Tomatillos, rainbow carrots, purple-topped turnips, fresh raspberries—“this is stuff you would sell at the organic farmers market,” Erica Berman says, but she and the farmers and volunteers at Veggies to Table are giving it all away. In the last four years, this tiny farm in Newcastle, Maine has grown and donated 44,500 pounds of organic produce (that’s 37,083 meals) to people experiencing food insecurity, food pantries, and schools.
The farm runs on volunteer and farmer power. WWOOFer volunteers (Worldwide Opportunities on Organic Farms), such as the Kayla Paton and Erica Berman, live and work at the farm for weeks or months.
Berman’s love affair with Maine began with annual visits during her childhood in Massachusetts. After 20 years in Paris, where she ran a luxury vacation rental company, Berman and her French husband, Alain Ollier, decided to return to the place she knew and loved best. In 2012 they bought a mostly wooded plot on the outskirts of Newcastle. “There was no farm here before, nothing except a field,” Berman says as she walks between rows of deep green kale, pointing out their cold storage unit, a dug pond, and a handsome young rooster strutting amongst the hens.
When they moved to Maine, Berman and Ollier wanted to live a life closer to the land, but they weren’t planning to farm. They got involved with a gleaning program and learned just how profound the issue of food insecurity is in Maine. One in five children doesn’t have access to enough healthy food. Sixteen percent of seniors are food insecure. According to Maine Harvest for Hunger, a UMaine Cooperative Extension program, Maine ranks ninth in the nation for food insecurity. “I’ve always been fortunate enough to have food,” Berman says. “If I’m hungry, I’m grumpy. I just can’t imagine having to live like that. It’s heart breaking.” Families experiencing food insecurity make tough choices. Some will skip breakfast, thin their milk, or buy cheap and unhealthy foods. Others opt to pay the electric bill instead of buying groceries, or forgo getting the medical care they need.
Chef Laura Cabot, an award-winning caterer who helped pioneer Maine’s farm-to-table movement, saw how the pandemic dramatically increased the need for food access. She set out to cook meals for the Waldoboro Pantry. “When I first connected with our local pantry, I was dismayed by the types and quality of items offered. Lots of carb-heavy and sugary offerings, canned goods and lower quality meat-by-products.” She wanted organic vegetables and fresh herbs. Veggies to Table got involved, bringing pantry-goers access to nutrient-dense produce. Cabot reports in a testimonial on the farm’s website, “Now I am confident that the food I am cooking for our community is as nourishing as it needs to be.”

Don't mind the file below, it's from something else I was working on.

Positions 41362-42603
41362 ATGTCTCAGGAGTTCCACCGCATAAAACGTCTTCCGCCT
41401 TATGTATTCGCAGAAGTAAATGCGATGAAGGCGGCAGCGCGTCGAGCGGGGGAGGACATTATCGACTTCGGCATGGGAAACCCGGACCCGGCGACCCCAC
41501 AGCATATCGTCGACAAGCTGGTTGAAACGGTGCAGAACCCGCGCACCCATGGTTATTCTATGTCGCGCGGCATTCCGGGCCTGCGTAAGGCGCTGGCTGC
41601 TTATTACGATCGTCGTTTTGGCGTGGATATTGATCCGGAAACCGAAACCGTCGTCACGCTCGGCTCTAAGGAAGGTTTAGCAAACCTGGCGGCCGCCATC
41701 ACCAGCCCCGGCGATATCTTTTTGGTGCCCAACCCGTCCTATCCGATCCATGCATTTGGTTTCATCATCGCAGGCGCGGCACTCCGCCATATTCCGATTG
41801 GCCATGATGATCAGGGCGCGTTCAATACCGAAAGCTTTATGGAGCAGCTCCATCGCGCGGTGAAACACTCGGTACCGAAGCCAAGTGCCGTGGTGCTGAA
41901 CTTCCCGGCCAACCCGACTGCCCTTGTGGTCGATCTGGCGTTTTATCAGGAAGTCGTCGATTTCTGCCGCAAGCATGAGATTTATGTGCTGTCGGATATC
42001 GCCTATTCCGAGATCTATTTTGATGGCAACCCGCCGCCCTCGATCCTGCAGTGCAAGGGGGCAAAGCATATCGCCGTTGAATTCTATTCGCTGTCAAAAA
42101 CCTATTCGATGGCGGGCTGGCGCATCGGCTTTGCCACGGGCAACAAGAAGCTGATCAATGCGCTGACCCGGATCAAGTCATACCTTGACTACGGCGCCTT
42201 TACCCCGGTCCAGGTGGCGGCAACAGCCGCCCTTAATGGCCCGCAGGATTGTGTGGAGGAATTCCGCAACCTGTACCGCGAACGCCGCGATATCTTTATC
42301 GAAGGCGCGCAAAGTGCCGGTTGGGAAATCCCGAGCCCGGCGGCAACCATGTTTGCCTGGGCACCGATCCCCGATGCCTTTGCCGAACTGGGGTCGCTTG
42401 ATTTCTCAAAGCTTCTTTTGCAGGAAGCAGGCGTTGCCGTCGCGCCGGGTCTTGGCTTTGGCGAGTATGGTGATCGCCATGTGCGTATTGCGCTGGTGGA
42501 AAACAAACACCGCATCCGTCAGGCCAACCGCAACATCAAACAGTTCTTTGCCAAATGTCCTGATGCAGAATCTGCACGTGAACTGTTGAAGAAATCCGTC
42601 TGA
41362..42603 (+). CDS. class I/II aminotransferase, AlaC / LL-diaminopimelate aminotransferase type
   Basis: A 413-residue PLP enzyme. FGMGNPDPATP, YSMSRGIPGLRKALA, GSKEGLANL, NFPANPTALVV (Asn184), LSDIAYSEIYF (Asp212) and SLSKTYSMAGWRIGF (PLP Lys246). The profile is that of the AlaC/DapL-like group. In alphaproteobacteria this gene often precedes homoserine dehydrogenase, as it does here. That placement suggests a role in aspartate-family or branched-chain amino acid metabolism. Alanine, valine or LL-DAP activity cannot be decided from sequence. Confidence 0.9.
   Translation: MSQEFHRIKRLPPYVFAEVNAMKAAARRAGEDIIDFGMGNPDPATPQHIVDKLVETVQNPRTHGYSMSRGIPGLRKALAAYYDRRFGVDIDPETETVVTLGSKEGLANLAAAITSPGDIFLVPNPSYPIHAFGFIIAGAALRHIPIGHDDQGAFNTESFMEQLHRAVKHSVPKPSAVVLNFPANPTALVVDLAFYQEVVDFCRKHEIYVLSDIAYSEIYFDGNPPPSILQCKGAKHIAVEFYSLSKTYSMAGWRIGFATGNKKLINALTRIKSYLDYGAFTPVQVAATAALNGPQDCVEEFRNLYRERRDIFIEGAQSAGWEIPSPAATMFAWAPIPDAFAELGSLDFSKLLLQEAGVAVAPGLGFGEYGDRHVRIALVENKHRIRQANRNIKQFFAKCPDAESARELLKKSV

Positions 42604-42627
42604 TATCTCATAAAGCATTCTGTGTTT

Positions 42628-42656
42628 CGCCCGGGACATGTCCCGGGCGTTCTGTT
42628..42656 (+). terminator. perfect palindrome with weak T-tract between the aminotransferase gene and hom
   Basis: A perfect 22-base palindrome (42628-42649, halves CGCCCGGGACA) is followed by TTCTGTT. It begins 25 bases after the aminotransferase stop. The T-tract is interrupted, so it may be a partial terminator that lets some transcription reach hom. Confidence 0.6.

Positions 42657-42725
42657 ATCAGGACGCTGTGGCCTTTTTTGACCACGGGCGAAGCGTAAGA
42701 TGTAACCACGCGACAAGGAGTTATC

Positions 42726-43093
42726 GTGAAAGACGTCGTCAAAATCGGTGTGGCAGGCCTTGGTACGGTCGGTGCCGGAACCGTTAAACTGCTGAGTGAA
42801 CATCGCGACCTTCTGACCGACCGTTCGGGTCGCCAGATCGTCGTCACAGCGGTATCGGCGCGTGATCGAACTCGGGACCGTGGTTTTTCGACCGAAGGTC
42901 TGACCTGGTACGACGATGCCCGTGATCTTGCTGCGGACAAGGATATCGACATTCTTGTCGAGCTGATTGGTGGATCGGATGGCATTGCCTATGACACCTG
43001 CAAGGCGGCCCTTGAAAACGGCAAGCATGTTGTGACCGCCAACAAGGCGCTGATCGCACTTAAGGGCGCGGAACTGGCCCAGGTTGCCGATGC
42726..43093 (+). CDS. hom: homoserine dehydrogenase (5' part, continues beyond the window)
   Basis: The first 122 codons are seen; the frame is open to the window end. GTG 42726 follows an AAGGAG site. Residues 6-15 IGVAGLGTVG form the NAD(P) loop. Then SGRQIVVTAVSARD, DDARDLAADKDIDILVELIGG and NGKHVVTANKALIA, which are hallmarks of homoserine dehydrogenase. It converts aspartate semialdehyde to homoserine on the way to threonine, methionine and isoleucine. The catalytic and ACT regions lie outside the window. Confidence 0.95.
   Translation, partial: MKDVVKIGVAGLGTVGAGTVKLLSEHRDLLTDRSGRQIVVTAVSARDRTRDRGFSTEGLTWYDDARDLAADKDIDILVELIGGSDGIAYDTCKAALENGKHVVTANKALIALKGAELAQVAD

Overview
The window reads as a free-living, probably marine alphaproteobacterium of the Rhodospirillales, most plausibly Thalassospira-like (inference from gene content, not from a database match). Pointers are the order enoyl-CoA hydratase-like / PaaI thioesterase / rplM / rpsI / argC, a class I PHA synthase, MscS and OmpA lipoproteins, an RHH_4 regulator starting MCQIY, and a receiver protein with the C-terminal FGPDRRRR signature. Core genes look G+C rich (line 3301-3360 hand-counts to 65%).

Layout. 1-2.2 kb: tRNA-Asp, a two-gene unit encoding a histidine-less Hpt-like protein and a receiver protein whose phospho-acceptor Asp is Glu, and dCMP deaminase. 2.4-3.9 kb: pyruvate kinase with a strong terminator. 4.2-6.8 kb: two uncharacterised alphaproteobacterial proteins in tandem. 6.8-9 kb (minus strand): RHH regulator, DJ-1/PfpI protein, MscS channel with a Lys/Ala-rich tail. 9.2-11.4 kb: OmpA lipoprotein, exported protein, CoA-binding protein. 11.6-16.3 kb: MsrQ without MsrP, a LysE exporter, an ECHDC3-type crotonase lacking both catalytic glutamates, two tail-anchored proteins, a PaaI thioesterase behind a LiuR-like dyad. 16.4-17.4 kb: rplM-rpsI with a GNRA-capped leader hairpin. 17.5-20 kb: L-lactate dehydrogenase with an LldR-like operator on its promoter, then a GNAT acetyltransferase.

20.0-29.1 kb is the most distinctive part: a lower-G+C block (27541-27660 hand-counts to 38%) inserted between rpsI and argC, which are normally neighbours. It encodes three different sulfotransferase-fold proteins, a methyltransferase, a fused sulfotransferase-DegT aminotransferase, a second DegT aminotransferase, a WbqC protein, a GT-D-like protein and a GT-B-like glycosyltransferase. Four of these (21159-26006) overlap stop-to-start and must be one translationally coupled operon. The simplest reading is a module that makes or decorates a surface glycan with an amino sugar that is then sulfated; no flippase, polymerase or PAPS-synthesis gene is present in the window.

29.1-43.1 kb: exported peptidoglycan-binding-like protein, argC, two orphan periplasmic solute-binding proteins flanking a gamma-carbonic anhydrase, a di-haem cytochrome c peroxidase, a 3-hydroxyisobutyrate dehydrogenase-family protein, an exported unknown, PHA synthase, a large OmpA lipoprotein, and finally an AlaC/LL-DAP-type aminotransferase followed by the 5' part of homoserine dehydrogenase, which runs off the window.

The farm also grows and sells flowers to raise funds. Berman starts listing: calendulas, bachelor buttons, tulips, snap dragons, bells of Ireland, sunflowers. “I think I have probably more than 50 kinds of dahlias and zinnias.” The farm was growing so many flowers they decided to give them away to anyone who needs joy. They’ve delivered free bouquets to healthcare workers, teachers, police, Maine CDC, Togus veterans, and Hannaford and Reny’s employees. When a truckful of dahlias and zinnias arrive unexpectedly it brightens everyone’s day. Berman says, “No one’s been sad to get flowers yet.”
The farm’s veggies and colorful bouquets are trucked around by an important figure on the farm: Blanchette—named by Berman’s French husband, Ollier—is an adorable white ’94 Honda mini-truck that looks like a character from a Pixar film, especially when the bed is bursting with showy blooms of pink dahlias. Berman declares Blanchette the perfect farm truck. “She’s so small and cute and the sides come down.” The truck rides low to the ground, making it easier for volunteers loading crates of produce. She’s also lightweight and doesn’t compress the soil when the crew drives on the land, a helpful feature on this no-till farm.
Veggies to Table has become a place for social connection and community. Over 150 volunteers, ages 8 to 80, do everything from planting seedlings to floral arrangement to grant writing. In the fall, students in IDEAL, an alternative education program at Lincoln Academy, come in once a week to help weed, mulch, harvest, and even handpress apple cider. Even with lots of helpers, Berman’s schedule is chock-full from 4 a.m. to well-past dark. There’s a lot of work to do, but she offers a helpful reminder, “Life goes by fast and it’s better to do something meaningful.”